September 7, 2021
Phil Maffetone’s MAF Training is a popular training method among endurance athletes, but is it effective?
I first learnt about Phil Maffetone and his work in 2009.
I stumbled upon his book, The Big Book Of Endurance Training And Racing, as I tried to learn more about fat burning and how you could increase an athlete’s ability to generate energy from fat.
I had moved to Singapore in 2008 to pursue my coaching career, and soon after that opened our first high-performance lab where we started doing a lot of metabolic testing.
Early on, it became clear that most of the athletes we measured were heavily reliant on carbohydrates and not good at burning fat. Many had excess body fat and had trouble in the later stages of races. These issues are a problem, so I searched for the factors that influence fat metabolism, hoping to transform people into metabolically flexible fat burners.
After reading Phil’s book, I knew we were on the right track.
I grew up in New Zealand and was exposed to the benefits of aerobic training at a very young age. Arthur Lydiard had pioneered the approach to training endurance athletes with a lot of aerobic volume, and most coaches Downunder had adopted his approach since the 1960s.
It served me well – with a sprinkling of high-intensity training, of course – throughout my pro career, and I was comfortable prescribing aerobic training and having athletes use a heart rate monitor as an objective measure of intensity.
What I was less familiar with at the time was the role nutrition played in fat burning, health and performance.
Simply put, MAF training is a philosophy about how to train and a set of tools Phil developed to help athletes perform better.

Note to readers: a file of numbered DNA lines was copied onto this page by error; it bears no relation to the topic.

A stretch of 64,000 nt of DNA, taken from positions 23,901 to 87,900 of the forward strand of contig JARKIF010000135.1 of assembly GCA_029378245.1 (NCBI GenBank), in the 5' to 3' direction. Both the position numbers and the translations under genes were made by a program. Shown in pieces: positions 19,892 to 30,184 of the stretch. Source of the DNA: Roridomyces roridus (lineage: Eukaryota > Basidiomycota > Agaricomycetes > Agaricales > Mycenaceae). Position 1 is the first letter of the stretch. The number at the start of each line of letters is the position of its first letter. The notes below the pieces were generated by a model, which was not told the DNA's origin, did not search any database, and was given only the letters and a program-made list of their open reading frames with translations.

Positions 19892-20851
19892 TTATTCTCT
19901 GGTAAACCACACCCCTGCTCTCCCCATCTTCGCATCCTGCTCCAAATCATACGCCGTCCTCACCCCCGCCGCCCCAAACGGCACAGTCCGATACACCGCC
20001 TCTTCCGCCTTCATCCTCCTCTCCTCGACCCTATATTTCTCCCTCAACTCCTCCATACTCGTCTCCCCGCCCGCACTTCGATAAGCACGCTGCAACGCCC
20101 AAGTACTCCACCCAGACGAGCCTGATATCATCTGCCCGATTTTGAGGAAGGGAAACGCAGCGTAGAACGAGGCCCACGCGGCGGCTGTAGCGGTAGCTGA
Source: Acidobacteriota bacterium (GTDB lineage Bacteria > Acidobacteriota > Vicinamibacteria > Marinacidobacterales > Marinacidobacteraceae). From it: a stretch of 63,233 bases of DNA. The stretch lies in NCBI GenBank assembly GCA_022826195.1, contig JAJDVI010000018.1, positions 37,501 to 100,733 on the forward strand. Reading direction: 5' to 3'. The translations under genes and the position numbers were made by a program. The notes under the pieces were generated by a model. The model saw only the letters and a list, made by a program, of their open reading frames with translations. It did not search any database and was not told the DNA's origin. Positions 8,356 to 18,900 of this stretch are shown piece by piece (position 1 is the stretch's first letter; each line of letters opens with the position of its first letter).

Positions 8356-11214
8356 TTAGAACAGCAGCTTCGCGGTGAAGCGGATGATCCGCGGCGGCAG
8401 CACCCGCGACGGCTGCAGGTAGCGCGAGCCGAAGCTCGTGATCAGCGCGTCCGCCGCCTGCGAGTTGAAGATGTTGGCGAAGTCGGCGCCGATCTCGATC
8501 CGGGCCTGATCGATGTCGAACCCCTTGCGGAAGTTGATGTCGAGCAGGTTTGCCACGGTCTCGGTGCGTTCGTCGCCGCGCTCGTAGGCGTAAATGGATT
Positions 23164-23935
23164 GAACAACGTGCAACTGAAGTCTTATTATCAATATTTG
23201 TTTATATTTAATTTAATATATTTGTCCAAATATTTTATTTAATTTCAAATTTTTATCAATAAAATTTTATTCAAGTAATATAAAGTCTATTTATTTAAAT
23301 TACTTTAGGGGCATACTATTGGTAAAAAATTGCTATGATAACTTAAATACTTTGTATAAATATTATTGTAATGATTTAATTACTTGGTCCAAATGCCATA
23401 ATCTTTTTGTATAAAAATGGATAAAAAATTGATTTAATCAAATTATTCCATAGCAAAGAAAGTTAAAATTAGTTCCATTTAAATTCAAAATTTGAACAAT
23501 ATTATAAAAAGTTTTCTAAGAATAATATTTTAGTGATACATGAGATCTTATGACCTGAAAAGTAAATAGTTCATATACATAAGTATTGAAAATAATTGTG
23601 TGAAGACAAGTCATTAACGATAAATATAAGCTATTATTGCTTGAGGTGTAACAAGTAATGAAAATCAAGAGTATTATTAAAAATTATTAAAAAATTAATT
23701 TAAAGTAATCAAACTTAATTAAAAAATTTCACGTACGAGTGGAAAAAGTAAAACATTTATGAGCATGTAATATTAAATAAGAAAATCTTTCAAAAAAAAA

MAF stands for maximum aerobic function, and the idea with MAF training is to train at, or below, your MAF heart rate ceiling to improve your aerobic function and increase your fat burning ability.
As Phil says, “there are a lot of fit but unhealthy athletes”, and this is primarily the result of too much intensity in training, a poor diet rich in processed carbohydrates, and high overall stress levels.
MAF training and the tools Phil designed are a response to those problems.
The 180 formula is a formula for calculating your MAF heart rate. It’s a simple calculation where you deduct your age from 180. You then add or subtract from this number based on several lifestyle factors that Phil has set. The end result is a heart rate ceiling that you do all of your training at or below.
Phil states that this heart rate is suitable for everyone and is the same across sports. I like this formula, and we use it a lot in our programmes, but I disagree that it works for all and across sports.
Lactate and metabolic testing are far more accurate ways of determining training zones. As we’ve seen many times in our lab, an athlete’s actual MAF heart rate often differs significantly compared with the formula heart rate.
To track the progress of your aerobic development, Phil created the MAF test. The MAF test is a simple test performed at the MAF heart rate. At Coached, we mainly use it as a running test, but you can also do it on the bike and in other ways.